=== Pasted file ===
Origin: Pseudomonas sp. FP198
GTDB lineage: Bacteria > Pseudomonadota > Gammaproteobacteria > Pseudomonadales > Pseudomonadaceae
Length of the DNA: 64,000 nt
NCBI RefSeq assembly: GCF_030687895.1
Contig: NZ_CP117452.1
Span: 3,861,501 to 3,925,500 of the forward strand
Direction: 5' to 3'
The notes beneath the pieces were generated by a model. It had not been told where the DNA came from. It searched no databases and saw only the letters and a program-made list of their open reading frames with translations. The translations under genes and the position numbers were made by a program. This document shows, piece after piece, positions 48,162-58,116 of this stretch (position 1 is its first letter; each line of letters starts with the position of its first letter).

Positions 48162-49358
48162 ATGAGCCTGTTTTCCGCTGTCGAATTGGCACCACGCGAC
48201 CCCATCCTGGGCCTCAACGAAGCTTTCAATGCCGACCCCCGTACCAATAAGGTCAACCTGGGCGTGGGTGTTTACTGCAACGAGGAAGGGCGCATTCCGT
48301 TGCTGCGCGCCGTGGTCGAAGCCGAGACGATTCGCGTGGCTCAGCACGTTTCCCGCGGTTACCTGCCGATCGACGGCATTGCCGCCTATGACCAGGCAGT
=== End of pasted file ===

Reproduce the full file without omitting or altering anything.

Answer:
Origin: Pseudomonas sp. FP198
GTDB lineage: Bacteria > Pseudomonadota > Gammaproteobacteria > Pseudomonadales > Pseudomonadaceae
Length of the DNA: 64,000 nt
NCBI RefSeq assembly: GCF_030687895.1
Contig: NZ_CP117452.1
Span: 3,861,501 to 3,925,500 of the forward strand
Direction: 5' to 3'
The notes beneath the pieces were generated by a model. It had not been told where the DNA came from. It searched no databases and saw only the letters and a program-made list of their open reading frames with translations. The translations under genes and the position numbers were made by a program. This document shows, piece after piece, positions 48,162-58,116 of this stretch (position 1 is its first letter; each line of letters starts with the position of its first letter).

Positions 48162-49358
48162 ATGAGCCTGTTTTCCGCTGTCGAATTGGCACCACGCGAC
48201 CCCATCCTGGGCCTCAACGAAGCTTTCAATGCCGACCCCCGTACCAATAAGGTCAACCTGGGCGTGGGTGTTTACTGCAACGAGGAAGGGCGCATTCCGT
48301 TGCTGCGCGCCGTGGTCGAAGCCGAGACGATTCGCGTGGCTCAGCACGTTTCCCGCGGTTACCTGCCGATCGACGGCATTGCCGCCTATGACCAGGCAGT